Tuesday, March 13, 2018

Why is the BJP victory important for the local media of Tripura?

[This article was first published on TripuraInfo.com. You can find it here.]

In the mid-90s, when the Left Front came to power, Tripurites had no idea about the internet, smartphones were stuff of legend and news used to transmit slowly, very slowly indeed.

This was the time when Tripura was under the dark clouds of insurgency and it took almost 6 hours to travel the short distance of 180 KM from Agartala to Kailashahar, the district headquarters of the then North Tripura district. With no train available, for travelling from Agartala to any of the northern towns, one had only three fixed times to board the bus – 6 AM, 12 AM and 3 PM, occasionally there would be night supers as well. All the buses for different destinations would assemble on the outskirts of Agartala city at Champaknagar. From there an armed convoy of Central Reserve Police Force (CRPF) would escort more than 100 vehicles comprising of trucks, buses, small four wheelers and bikes through the three hill ranges – Baramura, Atharamura and Longtarai. The vehicles moved in a single file after a registration of all the number plates.

The people were used to such surveillance as it was for their own safety. The Tripura State Rifles were not yet developed into the elite task force that they are today. The CRPF was doing a decent job, but the insurgents actually dominated the hills. Nobody would take the risk of travelling alone through the hills on the Assam-Agartala road (NH 44 then) even in a medical emergency.

So, each morning various newspaper dispatches reached the bus stop at Agartala early in the morning for the moffusil towns. By normal calculation, they were supposed to reach the readers by afternoon. But, magically, CPM’s mouthpiece Daily Desher Katha would reach every household by noon while the other newspapers would take the day off and the reader would only get to read them in the evening.

This system of news decimation was comfortable for the ruling regime. The people for their hunger of news would switch to Desher Katha often subscribing an extra paper to keep a balance in their political opinion.

For the Tripura population, the regime change that happened with the recently concluded election is like an earthquake. The Left Front-ruled for a quarter century. Among other things, it has shaken up a deeply rooted fourth pillar of democracy – the fourth estate.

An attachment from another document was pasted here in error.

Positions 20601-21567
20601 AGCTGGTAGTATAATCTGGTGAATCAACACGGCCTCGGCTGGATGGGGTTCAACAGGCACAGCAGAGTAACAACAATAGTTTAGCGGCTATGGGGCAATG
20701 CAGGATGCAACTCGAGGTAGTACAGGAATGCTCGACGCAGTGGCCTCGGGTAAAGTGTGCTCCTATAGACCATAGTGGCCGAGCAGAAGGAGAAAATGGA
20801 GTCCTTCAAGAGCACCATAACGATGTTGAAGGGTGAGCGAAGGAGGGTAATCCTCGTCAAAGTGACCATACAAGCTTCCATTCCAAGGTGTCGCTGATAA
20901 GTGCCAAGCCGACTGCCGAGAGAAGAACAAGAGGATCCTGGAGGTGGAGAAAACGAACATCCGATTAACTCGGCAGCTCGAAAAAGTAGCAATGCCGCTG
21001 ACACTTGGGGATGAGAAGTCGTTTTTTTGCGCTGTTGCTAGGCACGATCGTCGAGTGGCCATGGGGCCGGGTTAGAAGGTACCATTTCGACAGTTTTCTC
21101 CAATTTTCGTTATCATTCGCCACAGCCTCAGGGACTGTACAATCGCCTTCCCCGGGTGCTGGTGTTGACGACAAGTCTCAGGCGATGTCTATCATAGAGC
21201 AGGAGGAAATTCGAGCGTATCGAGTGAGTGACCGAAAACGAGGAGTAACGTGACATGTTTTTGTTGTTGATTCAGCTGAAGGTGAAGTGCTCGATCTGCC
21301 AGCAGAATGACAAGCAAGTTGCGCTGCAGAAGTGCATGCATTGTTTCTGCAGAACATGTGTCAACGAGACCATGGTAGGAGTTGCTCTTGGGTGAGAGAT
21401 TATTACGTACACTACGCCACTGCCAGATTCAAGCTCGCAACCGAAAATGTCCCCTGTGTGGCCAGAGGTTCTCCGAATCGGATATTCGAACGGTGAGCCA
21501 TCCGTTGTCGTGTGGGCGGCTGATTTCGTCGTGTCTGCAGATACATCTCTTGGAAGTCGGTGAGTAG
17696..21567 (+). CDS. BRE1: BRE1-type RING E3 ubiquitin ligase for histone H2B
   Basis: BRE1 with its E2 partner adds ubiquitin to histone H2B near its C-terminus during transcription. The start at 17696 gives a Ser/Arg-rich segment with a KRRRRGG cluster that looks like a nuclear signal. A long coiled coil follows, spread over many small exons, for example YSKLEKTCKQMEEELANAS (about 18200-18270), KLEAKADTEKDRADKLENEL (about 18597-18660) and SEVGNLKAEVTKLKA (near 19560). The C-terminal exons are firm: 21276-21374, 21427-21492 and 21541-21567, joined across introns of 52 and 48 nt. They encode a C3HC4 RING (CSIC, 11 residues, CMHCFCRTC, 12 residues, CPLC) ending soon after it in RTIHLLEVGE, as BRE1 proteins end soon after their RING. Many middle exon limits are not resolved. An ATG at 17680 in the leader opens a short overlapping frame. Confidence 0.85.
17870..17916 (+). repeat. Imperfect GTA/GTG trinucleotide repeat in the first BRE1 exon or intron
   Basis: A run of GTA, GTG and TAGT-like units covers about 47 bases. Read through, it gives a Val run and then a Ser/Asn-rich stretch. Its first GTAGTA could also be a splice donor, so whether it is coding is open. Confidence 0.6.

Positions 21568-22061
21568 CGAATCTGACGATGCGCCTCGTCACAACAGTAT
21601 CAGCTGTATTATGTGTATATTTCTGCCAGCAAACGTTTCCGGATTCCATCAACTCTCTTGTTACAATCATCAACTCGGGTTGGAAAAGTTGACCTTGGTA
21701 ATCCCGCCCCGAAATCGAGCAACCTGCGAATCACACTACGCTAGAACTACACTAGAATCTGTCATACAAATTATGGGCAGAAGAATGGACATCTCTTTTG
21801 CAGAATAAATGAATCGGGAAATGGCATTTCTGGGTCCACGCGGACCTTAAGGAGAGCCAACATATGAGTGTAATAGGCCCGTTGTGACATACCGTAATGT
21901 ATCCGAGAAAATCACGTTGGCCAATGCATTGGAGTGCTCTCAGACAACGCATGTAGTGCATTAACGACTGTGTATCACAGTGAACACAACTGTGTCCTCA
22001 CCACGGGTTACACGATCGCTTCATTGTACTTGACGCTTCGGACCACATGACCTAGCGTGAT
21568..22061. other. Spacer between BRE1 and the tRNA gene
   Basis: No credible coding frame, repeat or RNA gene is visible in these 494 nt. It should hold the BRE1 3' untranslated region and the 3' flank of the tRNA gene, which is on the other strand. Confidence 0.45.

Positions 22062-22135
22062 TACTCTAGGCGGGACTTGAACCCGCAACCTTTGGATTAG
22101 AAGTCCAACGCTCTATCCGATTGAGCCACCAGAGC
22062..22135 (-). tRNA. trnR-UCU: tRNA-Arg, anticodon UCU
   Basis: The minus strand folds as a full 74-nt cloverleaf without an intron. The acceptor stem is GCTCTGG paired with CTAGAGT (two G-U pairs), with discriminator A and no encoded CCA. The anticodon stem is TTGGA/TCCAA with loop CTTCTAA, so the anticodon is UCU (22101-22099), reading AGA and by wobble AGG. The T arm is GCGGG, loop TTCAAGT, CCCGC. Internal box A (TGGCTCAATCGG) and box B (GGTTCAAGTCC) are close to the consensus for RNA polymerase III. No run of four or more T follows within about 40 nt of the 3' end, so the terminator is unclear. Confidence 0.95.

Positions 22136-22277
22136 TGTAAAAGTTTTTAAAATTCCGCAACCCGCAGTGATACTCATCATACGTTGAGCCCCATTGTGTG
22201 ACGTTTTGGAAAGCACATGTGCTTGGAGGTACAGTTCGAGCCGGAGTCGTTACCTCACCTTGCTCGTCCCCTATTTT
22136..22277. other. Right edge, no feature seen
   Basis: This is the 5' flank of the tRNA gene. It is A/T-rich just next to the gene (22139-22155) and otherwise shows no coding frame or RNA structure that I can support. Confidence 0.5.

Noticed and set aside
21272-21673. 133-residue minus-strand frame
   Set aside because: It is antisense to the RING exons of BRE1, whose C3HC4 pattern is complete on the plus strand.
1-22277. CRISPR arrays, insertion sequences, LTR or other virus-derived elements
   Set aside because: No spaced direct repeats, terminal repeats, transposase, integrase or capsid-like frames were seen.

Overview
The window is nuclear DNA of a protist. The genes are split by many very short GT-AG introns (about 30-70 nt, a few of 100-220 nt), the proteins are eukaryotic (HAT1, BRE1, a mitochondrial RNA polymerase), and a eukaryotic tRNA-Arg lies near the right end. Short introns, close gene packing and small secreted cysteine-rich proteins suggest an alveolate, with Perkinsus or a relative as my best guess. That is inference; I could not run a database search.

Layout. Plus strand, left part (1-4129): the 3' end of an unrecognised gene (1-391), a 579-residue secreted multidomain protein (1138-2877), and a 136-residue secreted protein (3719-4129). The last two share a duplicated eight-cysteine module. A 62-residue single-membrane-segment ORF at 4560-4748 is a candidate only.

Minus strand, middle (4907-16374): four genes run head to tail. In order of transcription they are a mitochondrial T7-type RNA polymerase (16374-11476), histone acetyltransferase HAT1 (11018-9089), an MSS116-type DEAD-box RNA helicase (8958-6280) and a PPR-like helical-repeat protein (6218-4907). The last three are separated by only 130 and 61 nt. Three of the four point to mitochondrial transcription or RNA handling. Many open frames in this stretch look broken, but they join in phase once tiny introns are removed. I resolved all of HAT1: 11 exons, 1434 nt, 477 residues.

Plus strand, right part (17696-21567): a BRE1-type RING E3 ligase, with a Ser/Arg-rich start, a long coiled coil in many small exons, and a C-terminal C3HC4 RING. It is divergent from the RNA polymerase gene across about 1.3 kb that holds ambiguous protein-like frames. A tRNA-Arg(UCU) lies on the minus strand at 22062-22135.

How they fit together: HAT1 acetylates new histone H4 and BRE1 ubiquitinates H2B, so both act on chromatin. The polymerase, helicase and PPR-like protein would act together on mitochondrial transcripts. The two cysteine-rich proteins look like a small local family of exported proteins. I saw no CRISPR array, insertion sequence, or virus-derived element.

Today, Tripura has more than 20 TV channels, 10-15 newspapers and a few web portals. In these times of 4G speed internet, all the newspapers have taken initiative to reach out to their digital audience as they have made their e-paper available for free on their website. Apart from that, news these days travel through social media – which however is very unpredictable.

Because of a generation-long rule by the Left Front, the local media of the state became very monolithic in their reporting and editing. The opinionated media had become very bi-polar. Half of the media houses were pro-government, while the other half was anti-government. In layman’s terms, half of the media houses were pro-CPM while the other half was anti-CPM.

Till March 3, a group of news outlets, who operate in different media like newsprint, television or as web portal, did attack the ruling government on all fronts. TripuraInfoway, a web portal, was leading the crusade. While apart from the CPM mouthpiece Daily Desher Katha, TV channels like Akash Tripura were defending the regime tooth and nail.

With the change of the millennium, we saw the death of unbiased news sources like All India Radio. In Tripura, all but one TripuraInfo.com were busy selling opinion. TripuraInfo, even if its growth is minimal, has stuck to its journalist ethics and does only a reporting job like the AIR and leaves the interpretation for the reader to make.

Dainik Sambad, the Bengali mammoth is actually the largest daily in Tripura. It survived the offensive of Desher Katha for two decades and became the alternative news source for the average Tripura household. But, in the meantime, even though it remained true to its journalistic ethics, it did develop an anti-government attitude. Now, this is fine as long as this remains so. Dainik Sambad has always attacked the government on policy issues and not on cheap scandals.

Now that there has been a change in the government itself, Tripura’s local media houses need to take Indian Express editor Ram Kamal Jha’s statement more seriously – “criticism from the government is a badge of honour for a journalist.”

With an all-new ideology ruling the state, only time will tell if we can see a new wave of fierce journalism from the state or it will again vanish in the corners of a national newspaper.